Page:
# wall thickness

 Register Blogs Members List Search Today's Posts Mark Forums Read

 July 11, 2008, 03:13 wall thickness #1 Jibran Haider Guest   Posts: n/a what does wall thickness mean when i am modelling a solid cylinder (diameter=0.01) as a wall? Wall thickness is required to carry out Heat Transfer analysis.

 July 11, 2008, 12:12 Re: wall thickness #2 umesh javiya Guest   Posts: n/a wall thickness is used for very thin walls (like sheet metal)....for more description you can refer to fluent user manual.... as you are already modelling solid volume...so I think you may not need to model wall thickness for cylinder..... unless physically you want to specify a thin layer of extra material (different material then solid cylinder) coating on cylinder then you could use wall thickness for this material without creating mesh for this very thin layer.

 July 12, 2008, 00:41 Re: wall thickness #3 Jibran Haider Guest   Posts: n/a thanks Umesh but the problem is that the option of wall thickness is already there for the cylinder. fluent only asks me to enter the value of the wall thickness so i cannot turn the option of modelling wall thickness off. plus i am not specifying any thin layer of extra material. maybe i need to specify the dia of cylinder for wall thicknes. what do u say? i have searched the manual but nothing can be drawn regarding wall thickness of a cylinder.

 July 13, 2008, 05:07 Re: wall thickness #4 umesh javiya Guest   Posts: n/a specify 0 thickness...and don't turn it on... In manual search it for wall thickness... http://www.engres.odu.edu/Applicatio...e216.htm#27939

 February 3, 2012, 23:39 Wall thickness CFD #5 New Member   Hamdi Join Date: Oct 2011 Posts: 3 Rep Power: 6 You can model conduction within boundary walls and internal (two-sided) walls of your model. This type of conduction, called shell conduction, allows you to more conveniently model heat conduction on walls where the wall thickness is small with respect to the overall geometry (finned heat exchangers or sheet metal in automobile). Meshing these walls with solid cells would lead to high-aspect-ratio meshes and a significant increase in the total number of cells. See below for details about shell conduction. So no need to mesh the wall. For example, you can model the effect of sheet metal between two fluid zones, a coating on a solid zone, or contact resistance between two solid regions. FLUENT will solve a 1D conduction equation to compute the thermal resistance offered by the wall and the heat generation in the wall. To include these effects in the heat transfer calculation you will need to specify the type of material, the thickness of the wall, and the heat generation rate in the wall. The thermal resistance of the wall is dx/k, where k is the conductivity of the wall material and dx is the wall thickness. The thermal wall boundary condition you set will be specified on the outside of the fluid/solid domain, which is called the inner surface of the thin wall. I refer you to Ch7 of fluent guide. I hope to be meaningful for all.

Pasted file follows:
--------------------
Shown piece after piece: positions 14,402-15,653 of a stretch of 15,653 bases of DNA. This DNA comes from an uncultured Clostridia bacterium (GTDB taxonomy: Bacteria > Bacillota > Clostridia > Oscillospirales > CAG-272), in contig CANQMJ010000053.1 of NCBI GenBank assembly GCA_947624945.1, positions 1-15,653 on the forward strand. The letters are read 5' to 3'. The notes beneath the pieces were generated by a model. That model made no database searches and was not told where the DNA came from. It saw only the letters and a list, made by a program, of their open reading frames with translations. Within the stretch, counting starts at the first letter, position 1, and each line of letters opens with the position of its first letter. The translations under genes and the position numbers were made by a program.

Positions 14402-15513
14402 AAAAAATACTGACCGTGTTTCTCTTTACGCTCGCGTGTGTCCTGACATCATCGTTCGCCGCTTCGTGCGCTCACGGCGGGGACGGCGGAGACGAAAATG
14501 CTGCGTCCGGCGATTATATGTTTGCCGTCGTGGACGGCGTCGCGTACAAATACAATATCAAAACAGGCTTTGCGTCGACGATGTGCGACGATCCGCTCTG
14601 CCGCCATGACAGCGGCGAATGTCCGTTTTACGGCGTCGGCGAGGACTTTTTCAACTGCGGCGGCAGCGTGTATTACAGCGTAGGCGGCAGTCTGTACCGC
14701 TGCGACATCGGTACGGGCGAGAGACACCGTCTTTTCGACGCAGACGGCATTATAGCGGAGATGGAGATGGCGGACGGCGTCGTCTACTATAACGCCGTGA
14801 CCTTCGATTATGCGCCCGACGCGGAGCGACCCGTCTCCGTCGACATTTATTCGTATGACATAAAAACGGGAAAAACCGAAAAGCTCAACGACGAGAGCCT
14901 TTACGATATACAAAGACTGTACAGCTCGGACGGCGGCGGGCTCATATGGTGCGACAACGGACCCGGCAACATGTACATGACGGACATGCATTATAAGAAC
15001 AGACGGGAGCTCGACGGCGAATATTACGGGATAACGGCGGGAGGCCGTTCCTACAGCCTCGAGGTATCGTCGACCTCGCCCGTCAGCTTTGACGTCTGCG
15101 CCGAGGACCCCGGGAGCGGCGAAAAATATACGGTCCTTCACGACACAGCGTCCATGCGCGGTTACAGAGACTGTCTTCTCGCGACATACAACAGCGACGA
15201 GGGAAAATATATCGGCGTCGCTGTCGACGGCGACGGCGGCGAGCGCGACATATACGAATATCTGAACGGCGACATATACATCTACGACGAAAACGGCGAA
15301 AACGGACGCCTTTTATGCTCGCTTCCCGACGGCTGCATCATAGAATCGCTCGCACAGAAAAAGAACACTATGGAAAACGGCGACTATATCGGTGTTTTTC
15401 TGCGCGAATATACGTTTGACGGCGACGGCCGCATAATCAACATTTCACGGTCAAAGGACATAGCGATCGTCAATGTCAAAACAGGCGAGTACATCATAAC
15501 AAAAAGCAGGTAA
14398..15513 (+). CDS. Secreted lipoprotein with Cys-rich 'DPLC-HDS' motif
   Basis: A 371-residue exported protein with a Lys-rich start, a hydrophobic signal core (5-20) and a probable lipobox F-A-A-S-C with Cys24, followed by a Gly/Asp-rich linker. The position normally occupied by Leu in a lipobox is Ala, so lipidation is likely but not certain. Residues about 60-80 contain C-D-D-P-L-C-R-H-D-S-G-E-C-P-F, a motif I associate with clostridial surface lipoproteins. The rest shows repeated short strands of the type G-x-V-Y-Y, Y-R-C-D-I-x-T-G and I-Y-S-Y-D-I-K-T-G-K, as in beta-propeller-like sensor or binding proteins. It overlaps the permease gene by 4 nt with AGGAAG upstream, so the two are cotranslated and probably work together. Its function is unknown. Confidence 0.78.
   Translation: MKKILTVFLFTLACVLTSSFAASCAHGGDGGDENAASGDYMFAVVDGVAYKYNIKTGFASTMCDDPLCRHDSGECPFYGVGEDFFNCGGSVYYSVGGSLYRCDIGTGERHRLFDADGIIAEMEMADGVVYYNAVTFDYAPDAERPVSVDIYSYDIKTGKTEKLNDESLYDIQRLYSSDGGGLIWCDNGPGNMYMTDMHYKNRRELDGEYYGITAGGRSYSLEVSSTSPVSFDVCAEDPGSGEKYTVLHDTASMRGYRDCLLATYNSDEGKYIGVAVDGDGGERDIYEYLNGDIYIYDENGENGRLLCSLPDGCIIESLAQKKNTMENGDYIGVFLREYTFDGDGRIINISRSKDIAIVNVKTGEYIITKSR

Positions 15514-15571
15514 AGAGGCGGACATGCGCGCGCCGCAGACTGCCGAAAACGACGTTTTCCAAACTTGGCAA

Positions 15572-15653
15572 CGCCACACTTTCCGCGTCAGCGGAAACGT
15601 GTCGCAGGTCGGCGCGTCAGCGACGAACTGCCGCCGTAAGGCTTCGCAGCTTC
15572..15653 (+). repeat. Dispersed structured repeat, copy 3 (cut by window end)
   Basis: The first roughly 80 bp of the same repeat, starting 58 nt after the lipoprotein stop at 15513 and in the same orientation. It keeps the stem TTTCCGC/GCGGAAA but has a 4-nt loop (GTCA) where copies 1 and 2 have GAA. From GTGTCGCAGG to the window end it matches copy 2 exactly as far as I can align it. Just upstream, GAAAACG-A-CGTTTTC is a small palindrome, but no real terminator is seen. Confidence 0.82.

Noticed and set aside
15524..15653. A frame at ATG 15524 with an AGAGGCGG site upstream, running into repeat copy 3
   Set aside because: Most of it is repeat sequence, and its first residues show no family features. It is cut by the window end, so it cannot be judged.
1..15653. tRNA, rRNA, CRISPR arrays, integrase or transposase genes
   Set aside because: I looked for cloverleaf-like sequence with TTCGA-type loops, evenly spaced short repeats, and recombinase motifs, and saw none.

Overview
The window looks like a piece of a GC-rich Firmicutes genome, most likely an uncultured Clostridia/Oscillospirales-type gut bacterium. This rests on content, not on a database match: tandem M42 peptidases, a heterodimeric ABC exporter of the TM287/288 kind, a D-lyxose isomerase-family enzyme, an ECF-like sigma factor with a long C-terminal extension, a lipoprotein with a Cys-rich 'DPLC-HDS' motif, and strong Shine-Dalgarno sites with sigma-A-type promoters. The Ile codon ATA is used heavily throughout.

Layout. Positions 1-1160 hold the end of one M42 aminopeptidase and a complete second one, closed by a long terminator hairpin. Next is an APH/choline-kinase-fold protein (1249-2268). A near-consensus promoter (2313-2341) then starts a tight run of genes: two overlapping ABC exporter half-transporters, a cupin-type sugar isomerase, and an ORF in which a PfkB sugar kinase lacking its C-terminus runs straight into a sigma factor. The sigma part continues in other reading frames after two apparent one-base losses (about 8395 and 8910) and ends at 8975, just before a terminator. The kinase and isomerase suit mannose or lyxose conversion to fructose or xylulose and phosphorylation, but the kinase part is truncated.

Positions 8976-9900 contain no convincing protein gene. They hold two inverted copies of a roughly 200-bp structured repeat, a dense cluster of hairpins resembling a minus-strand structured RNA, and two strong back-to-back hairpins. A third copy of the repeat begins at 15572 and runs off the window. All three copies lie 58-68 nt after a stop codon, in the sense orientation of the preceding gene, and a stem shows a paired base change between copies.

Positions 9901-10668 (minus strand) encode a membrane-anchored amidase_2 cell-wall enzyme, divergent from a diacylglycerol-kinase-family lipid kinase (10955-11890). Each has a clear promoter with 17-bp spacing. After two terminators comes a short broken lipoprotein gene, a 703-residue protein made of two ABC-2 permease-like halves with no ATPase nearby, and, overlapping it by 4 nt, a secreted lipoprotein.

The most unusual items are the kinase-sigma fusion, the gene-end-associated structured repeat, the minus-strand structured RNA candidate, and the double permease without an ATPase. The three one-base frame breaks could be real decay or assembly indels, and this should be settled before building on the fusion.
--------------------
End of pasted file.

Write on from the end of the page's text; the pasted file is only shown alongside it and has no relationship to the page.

Thread Tools Display Modes Linear Mode

 Posting Rules You may not post new threads You may not post replies You may not post attachments You may not edit your posts BB code is On Smilies are On [IMG] code is On HTML code is OffTrackbacks are On Pingbacks are On Refbacks are On Forum Rules

 Similar Threads Thread Thread Starter Forum Replies Last Post Julie FLUENT 7 February 3, 2012 22:41 mskim FLUENT 0 February 14, 2009 17:37 cecillia FLUENT 1 May 27, 2008 21:14 Ahlem FLUENT 1 February 20, 2007 23:45 Mark FLUENT 1 September 10, 2002 10:14

All times are GMT -4. The time now is 19:17.